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Comment: Re:The WHO (Score 1) 371

I understand your point, but sometimes technology doesn't move in inches, it makes huge changes or none at all. A breakthrough in stem cell research might suddenly give us the ability to live practically forever. Probably not, but we can visualize a scenario. I would hate to make bad, short sighted decisions today that I will regret later. 75 or even 100 may be the end of the line when I get there, but it may not. It seems that no matter what I'll have reasonably fewer problems and be generally healthier on my way to whatever the terminal age will be when my time comes.

Now if I get a terminal disease, or something that otherwise alters my life to the point where I'm not happy with it, that makes me a burden on my family or on society, or that will just involve draining all my money that I could give to my wife or children, then I want to be able to make the decision to end it responsibly, painlessly, and cheaply. I don't see the point in prolonging an unenjoyable life.

Comment: Re:You can't sink a conspiracy (Score 1) 202

by Kjella (#47968669) Attached to: Nvidia Sinks Moon Landing Hoax Using Virtual Light

You forgot young earth creationists, probably the most popular conspiracy theory around. Evolution, geology, paleoclimatology, dendrochronology, astronomy, radiocarbon dating, fossil record and probably a dozen other sciences I forget all a hoax. A false flag operation by either god himself as a test of faith or the devil playing tricks, you don't have to go to the 1% nutters - who mostly lack sanity - to find total rejection of evidence, science and logic.

Comment: Re:Percent. . .Percent. . . PERCENT! (Score 1) 63

by Mr. Slippery (#47968639) Attached to: London's Crime Hot Spots Predicted Using Mobile Phone Data

Any article citing statistics is invalid when they don't understand the difference between percent and per cent.

FYI: "The one-word percent is standard in American English. Percent is not absent from other varieties of English, but most publications still prefer the two-word per cent. The older forms per-cent, per cent. (per cent followed by a period), and the original per centum have mostly disappeared from the language (although the latter sometimes appears in legal writing).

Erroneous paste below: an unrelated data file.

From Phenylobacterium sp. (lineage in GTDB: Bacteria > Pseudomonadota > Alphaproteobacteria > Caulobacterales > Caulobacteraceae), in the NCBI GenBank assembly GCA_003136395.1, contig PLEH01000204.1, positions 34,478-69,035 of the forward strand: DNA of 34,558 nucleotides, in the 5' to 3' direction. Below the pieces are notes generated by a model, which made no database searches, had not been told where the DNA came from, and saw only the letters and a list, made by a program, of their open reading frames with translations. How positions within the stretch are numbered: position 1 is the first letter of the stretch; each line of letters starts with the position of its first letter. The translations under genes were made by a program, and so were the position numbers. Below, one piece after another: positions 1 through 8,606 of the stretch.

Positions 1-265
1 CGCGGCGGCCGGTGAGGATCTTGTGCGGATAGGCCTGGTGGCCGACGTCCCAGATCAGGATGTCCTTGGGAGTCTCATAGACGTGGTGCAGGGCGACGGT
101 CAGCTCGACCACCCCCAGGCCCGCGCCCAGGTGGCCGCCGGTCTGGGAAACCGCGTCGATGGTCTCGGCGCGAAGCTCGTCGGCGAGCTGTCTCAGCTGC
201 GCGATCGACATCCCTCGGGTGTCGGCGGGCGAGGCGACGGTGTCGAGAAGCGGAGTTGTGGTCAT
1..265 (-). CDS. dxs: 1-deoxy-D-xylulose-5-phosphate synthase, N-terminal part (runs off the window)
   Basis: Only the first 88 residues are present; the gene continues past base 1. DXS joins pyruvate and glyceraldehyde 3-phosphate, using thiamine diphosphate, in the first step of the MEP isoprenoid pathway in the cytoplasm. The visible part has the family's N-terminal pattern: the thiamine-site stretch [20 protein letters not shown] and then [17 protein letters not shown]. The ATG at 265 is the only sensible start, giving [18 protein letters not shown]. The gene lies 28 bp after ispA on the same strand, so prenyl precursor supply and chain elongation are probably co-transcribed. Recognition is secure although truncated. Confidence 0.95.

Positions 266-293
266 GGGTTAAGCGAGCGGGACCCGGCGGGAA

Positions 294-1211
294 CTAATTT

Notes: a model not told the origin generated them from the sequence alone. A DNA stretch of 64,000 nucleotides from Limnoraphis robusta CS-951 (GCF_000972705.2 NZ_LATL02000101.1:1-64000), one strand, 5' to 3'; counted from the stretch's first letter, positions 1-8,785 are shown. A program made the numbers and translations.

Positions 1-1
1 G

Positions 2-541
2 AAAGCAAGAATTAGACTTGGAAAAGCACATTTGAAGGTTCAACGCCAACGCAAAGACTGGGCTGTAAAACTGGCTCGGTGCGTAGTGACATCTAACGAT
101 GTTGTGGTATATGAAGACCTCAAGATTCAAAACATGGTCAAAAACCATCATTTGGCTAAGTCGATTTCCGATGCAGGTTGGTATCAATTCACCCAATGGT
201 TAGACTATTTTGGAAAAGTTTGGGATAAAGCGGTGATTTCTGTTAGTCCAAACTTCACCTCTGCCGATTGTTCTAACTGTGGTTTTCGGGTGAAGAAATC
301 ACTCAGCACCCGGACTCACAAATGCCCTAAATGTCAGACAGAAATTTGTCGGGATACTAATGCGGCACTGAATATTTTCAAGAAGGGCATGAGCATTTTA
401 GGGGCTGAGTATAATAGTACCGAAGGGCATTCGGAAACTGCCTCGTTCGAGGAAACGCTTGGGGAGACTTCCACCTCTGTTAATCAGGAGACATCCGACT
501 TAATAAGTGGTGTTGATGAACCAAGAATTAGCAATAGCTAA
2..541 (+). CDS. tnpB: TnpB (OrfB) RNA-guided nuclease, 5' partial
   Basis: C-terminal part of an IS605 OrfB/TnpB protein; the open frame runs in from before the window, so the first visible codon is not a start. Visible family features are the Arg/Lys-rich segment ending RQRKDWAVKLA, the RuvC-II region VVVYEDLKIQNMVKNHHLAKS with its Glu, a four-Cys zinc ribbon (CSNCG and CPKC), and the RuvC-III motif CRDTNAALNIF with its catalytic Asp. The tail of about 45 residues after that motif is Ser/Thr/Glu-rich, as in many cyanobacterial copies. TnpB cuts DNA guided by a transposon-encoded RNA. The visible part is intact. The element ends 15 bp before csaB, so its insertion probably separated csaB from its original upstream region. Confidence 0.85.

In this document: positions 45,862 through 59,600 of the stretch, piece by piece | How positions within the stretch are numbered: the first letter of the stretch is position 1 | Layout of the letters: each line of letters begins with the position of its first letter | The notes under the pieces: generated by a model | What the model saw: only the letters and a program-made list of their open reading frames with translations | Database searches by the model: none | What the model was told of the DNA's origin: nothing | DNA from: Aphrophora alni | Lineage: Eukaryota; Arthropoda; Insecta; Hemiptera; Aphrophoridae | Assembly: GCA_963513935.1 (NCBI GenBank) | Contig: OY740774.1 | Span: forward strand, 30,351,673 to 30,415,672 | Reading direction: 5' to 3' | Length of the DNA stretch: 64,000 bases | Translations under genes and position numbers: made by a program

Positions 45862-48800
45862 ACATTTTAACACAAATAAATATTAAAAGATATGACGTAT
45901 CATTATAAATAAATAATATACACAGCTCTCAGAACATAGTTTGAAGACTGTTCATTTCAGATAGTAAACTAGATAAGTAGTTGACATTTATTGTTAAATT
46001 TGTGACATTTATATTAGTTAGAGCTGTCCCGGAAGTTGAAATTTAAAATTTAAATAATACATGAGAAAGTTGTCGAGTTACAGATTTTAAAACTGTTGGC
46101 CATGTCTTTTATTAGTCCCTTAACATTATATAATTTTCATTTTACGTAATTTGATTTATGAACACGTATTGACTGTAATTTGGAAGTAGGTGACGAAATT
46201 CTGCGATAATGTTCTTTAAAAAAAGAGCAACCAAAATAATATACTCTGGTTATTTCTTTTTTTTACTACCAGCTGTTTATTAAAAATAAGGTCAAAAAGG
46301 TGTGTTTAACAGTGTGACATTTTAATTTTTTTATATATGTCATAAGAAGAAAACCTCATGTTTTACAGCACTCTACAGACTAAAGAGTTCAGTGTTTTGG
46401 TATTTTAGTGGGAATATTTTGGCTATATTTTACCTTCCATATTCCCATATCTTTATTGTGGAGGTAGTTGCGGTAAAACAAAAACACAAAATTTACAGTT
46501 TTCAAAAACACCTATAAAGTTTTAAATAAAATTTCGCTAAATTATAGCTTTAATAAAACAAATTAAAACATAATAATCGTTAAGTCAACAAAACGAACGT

"There is no difference between percent and per cent. Choosing between them is simply a matter of preference." -- http://grammarist.com/spelling/percent-per-cent/

Comment: Re:ask not for whom the bell doesn't chime (Score 1) 371

I guess you don't have any grandparents who live alone, but can no longer reliably identify their own children....You are so deep into denial about the reality of aging

The "reality of aging" does include old people completely destroyed by aging. And we need to get serious about dealing with that, letting people check out when their life ain't no more fun.

But that reality also includes 90-something karate masters who are still practicing.

The "functional limitations" of which the author speaks can, to some degree, be mitigated by lifestyle. So can the supposed "lack of creativity" -- the problem isn't aging, it's stale ideas. Learn something new. Change fields.

My maternal grandfather was still quite aware, oriented, and active in his church at 90. And the heart disease that ultimately did him in could quite likely have been partially prevented or reversed with better lifestyle habits. My paternal grandfather was a bit short of his 79th birthday when complications from coronary bypass surgery (again, largely preventable) did him in. He never really recovered, emotionally, from the loss of his wife (could have used better social support, more community connections), but he was in no way crippled or suffering from dementia in his final years.

So given the example of my grandparents, with good dietary and exercise habits, good social connections, and a little medical help I can hope to get into my 80s with my brains mostly intact. (If we don't completely fsck up the planet, and if we make a few medical breakthroughs, with a little luck I hope to see the dawn of the 22nd century -- I'll only have to reach 131 to do that.)

Of course, I could also get run over by a bus this afternoon, or diagnosed with some particularly nasty cancer next month. One never knows.

Comment: Re:The total storage capacity is 620 GB. (Score 1) 131

by Kjella (#47966165) Attached to: The Raid-Proof Hosting Technology Behind 'The Pirate Bay'

So, you're like the last person in the world to understand that TPB holds no content, just pointers to content?

With TPB mainly running on magnet links, it's not even that it's a hash of pointers to content these days. Even the actual pointers have gone off-site, which reduces the bandwidth by 99%. My guess is TPB actually serves up more ads than content, if you count bytes.

Comment: Re:Traffic is up? (Score 1) 131

by Kjella (#47965421) Attached to: The Raid-Proof Hosting Technology Behind 'The Pirate Bay'

You need to give them your name and address anyway for a credit card transaction, and you were being subject to fraud prevention. That's an excuse to pirate, not a reason.